Hiromi's latest natural dye experiment is with black cherries that were harvested earlier in the year and kept frozen.
The natural fibre materials used in this experiment are pictured in the photo below, they are a silk handkercheif, felted wool, hempcotton blended yarn and hempwool blended yarn.
Like all the other dyestuffs she uses, the cherries were boiled up to extract as much colour as possible and also with just enough water to stop the dyestuff from burning. If dyeing anything in volume, plenty of water would have been more suitable to create the dyebath.
You will notice that the cherry stones haven't been removed prior to boiling, this was unintentional! We recommend the removal of the stones as it will make it easier to break up the cherries while boiling them, but allowing the stones to boil with the fruit colours them nicely if you intend to use them for beads.
The image below shows the final results from the dyeing experiment. The background is the silk handkerchief that has been tie-dyed and of the two yarns, hempwool is on the left and hempcotton is on the right. The hempcotton seems to have taken less colour, probably due to both hemp and cotton being cellulose fibres. The protein fibres of wool and silk always seem to beautifully take natural dye colours.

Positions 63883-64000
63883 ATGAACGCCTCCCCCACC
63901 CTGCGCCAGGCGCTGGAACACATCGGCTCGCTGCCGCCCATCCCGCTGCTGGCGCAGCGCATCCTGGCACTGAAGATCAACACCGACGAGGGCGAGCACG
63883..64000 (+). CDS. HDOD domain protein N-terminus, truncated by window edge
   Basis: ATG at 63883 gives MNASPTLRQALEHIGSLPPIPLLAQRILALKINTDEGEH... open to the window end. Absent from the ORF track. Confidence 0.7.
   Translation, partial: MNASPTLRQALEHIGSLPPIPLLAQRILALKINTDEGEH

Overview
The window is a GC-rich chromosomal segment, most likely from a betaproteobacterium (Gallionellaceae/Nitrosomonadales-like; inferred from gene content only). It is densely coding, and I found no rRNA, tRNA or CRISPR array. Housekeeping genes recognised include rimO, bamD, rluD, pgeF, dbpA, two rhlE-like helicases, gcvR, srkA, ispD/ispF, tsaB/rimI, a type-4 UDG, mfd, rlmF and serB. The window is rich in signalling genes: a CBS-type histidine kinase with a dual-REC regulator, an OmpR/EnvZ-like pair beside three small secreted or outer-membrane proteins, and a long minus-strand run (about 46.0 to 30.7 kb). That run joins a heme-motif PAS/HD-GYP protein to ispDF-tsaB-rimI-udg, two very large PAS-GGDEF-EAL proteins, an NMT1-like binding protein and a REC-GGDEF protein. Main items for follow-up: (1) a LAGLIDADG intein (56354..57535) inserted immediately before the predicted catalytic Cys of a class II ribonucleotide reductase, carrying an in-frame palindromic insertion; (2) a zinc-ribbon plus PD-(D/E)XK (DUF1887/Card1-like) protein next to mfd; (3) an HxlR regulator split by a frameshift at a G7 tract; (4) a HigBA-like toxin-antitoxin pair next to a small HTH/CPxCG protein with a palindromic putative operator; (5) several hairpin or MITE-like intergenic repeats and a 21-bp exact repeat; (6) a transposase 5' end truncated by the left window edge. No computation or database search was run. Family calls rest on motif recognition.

One point that we would like to mention is that dyes from blackberries and elderberries are generally considered as stains rather than dyes as even with the use of fixative, the colour's longevity in limited. We think cherries may be similar in this respect.
For information about other dyestuffs that we have experimented with, click on any of the links below to be taken to the corresponding blog entry.